According to still further embodiments, a patient support apparatus may have a graphical user interface (GUI) attached to a siderail in addition to or in lieu of the alert light assemblies and the alert light modules discussed elsewhere herein. In such embodiments having a GUI, a screen saver may appear on the GUI after a period of inactivity of use of the GUI. The screen saver may include a set of enlarged graphical icons that may be colored to indicate a status of an associated feature of the patient support apparatus.

In some embodiments, the set of enlarged graphical icons may include an icon that may relate to one, two or all three of the following: a patient position monitoring system, an angle at which a head section of the upper frame is raised, and a position of the upper frame relative to the base frame. For example, a first icon of the set of graphical icons on the screen saver may relate to whether an angle of a head section is above a threshold angle. If desired, an angle at which the head section is raised relative to one of the upper frame and horizontal may be displayed on the screen saver near the first icon. The screen saver may also display information pertaining to a patient supported by the patient support apparatus. The information may include textual information indicating that the patient is a falls risk, just to list one example.

According to still a further aspect of this disclosure, a patient support apparatus may include a pole coupled to the upper frame. The pole may have a pole axis that may be defined along its length. An alert light assembly may be supported by the pole. The alert light assembly may have separate zones that may be individually illuminated to indicate respective alert conditions. The separate zones may be stacked along the pole axis.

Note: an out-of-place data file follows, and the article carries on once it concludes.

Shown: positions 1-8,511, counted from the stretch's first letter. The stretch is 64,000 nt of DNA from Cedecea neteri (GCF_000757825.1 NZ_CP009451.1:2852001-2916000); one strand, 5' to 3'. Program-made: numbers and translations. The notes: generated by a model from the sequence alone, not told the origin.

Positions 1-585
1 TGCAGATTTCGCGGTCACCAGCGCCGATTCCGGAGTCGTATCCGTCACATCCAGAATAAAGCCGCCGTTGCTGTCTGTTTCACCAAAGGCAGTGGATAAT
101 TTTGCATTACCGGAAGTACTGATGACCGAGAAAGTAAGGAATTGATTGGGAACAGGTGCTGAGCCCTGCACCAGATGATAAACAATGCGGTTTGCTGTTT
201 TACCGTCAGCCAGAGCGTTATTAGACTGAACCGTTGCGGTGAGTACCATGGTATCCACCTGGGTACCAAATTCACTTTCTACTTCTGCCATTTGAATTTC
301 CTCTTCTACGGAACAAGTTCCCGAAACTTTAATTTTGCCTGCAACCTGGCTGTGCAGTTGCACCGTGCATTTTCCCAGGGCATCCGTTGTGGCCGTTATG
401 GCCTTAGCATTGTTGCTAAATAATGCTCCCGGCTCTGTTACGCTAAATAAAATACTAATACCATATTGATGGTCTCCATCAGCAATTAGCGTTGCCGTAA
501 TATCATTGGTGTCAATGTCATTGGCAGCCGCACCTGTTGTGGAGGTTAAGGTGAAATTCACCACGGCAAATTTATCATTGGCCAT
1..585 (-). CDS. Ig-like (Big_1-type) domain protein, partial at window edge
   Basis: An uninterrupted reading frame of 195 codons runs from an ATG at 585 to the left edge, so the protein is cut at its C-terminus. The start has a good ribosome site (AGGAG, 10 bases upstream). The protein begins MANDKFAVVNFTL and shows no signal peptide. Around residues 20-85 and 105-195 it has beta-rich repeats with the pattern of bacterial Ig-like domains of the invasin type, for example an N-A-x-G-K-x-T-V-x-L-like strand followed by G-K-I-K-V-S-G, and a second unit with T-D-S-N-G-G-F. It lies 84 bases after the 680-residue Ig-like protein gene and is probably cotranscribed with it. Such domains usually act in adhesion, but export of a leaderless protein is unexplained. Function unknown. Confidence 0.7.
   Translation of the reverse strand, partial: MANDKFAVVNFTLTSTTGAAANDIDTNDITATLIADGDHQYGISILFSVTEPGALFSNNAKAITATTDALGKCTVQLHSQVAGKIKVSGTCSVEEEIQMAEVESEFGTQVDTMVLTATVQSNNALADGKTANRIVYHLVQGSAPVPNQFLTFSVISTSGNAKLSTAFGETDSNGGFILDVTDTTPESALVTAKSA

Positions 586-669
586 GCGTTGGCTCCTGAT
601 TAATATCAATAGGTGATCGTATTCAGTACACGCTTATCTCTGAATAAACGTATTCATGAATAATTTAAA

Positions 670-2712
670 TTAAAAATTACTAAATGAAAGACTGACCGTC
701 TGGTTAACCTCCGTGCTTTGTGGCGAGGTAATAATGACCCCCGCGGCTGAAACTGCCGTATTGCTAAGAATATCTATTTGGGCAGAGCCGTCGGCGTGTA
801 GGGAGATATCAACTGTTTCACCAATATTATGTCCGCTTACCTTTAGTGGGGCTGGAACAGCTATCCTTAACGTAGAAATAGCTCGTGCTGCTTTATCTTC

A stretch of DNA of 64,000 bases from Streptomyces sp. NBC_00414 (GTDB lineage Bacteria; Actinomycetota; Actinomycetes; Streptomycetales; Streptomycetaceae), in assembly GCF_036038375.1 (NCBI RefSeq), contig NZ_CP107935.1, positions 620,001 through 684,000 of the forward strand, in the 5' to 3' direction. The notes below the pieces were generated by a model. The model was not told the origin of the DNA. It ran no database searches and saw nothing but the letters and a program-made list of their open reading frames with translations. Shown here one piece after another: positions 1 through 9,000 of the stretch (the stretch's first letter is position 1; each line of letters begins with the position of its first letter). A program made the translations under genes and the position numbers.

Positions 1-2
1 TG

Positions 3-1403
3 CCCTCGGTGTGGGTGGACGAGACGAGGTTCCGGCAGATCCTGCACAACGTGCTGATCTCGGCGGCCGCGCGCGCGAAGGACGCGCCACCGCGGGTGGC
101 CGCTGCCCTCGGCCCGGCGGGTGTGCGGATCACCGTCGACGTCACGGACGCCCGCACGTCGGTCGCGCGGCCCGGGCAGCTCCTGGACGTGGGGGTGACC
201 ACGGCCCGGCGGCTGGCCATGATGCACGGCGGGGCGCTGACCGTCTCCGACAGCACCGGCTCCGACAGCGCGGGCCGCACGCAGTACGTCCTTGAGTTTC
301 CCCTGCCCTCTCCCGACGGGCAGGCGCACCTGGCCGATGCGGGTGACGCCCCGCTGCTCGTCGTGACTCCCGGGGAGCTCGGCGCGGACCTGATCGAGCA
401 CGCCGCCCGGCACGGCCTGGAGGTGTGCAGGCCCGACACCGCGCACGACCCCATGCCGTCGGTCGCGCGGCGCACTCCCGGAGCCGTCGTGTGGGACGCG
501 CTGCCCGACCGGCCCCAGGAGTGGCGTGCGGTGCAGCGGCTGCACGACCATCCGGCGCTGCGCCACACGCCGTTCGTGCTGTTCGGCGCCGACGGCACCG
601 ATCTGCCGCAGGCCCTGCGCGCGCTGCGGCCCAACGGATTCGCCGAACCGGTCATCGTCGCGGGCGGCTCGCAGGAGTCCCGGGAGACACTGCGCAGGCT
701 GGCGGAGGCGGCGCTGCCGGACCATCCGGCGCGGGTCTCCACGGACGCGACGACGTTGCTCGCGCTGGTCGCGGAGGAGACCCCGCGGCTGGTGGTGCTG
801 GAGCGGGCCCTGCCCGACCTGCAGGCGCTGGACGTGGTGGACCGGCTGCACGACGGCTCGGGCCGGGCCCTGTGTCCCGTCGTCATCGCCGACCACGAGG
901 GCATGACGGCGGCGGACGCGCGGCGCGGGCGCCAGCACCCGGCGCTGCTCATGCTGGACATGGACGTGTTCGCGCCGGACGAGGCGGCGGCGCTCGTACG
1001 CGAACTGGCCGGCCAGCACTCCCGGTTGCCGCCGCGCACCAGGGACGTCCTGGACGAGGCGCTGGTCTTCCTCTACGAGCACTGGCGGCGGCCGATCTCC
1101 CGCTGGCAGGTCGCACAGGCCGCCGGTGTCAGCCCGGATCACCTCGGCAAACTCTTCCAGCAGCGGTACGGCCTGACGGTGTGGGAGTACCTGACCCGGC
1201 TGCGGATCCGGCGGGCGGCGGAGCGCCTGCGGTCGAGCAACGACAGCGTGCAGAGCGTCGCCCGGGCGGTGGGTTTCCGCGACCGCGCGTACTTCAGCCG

In some embodiments, each of the separate zones has a tri-lobed configuration. The pole may be movable relative to the upper frame between a use position extending generally vertically upwardly from the upper frame and a storage position extending generally horizontally and in proximity to a frame member of the upper frame. A footboard may be coupled to the upper frame and a mattress may be supported by the upper frame. When the pole is in the storage position, one of the lobes of the tri-lobe configuration of each of the separate zones may be tucked into a crevice that may be defined between the mattress and the footboard.

In some embodiments, each of the separate zones may include a lens that may encompass the pole axis. Each lens may have indicia associated therewith to indicate a particular alert condition when the associated zone is illuminated a color other than green. The indicia on each lens may include three graphical icons spaced equally around the pole axis. The separate zones may comprises four separate zone. The three graphical icons of the respective lens of a first zone of the four separate zones may relate to a patient position monitoring system, the three graphical icons of the respective lens of a second zone of the four separate zones may relate to an angle at which a head section of the upper frame is raised, the three graphical icons of the respective lens of a third zone of the four separate zones may relate to a position of the upper frame relative to the base frame, and the three graphical icons of the respective lens of a fourth zone of the four separate zones may relate to a position of a siderail that is coupled to the upper frame.

In some embodiments, the alert light assembly supported on the pole may include separation walls between each of the separate zones so that light emitted from one of the separate zones may be prevented from bleeding into an adjacent zone. Each zone of the separate zones may include a first light emitter that may emit light of a first color and a second light emitter that may emit light of a second color. For example, the first color may be green and the second color may be either amber or red.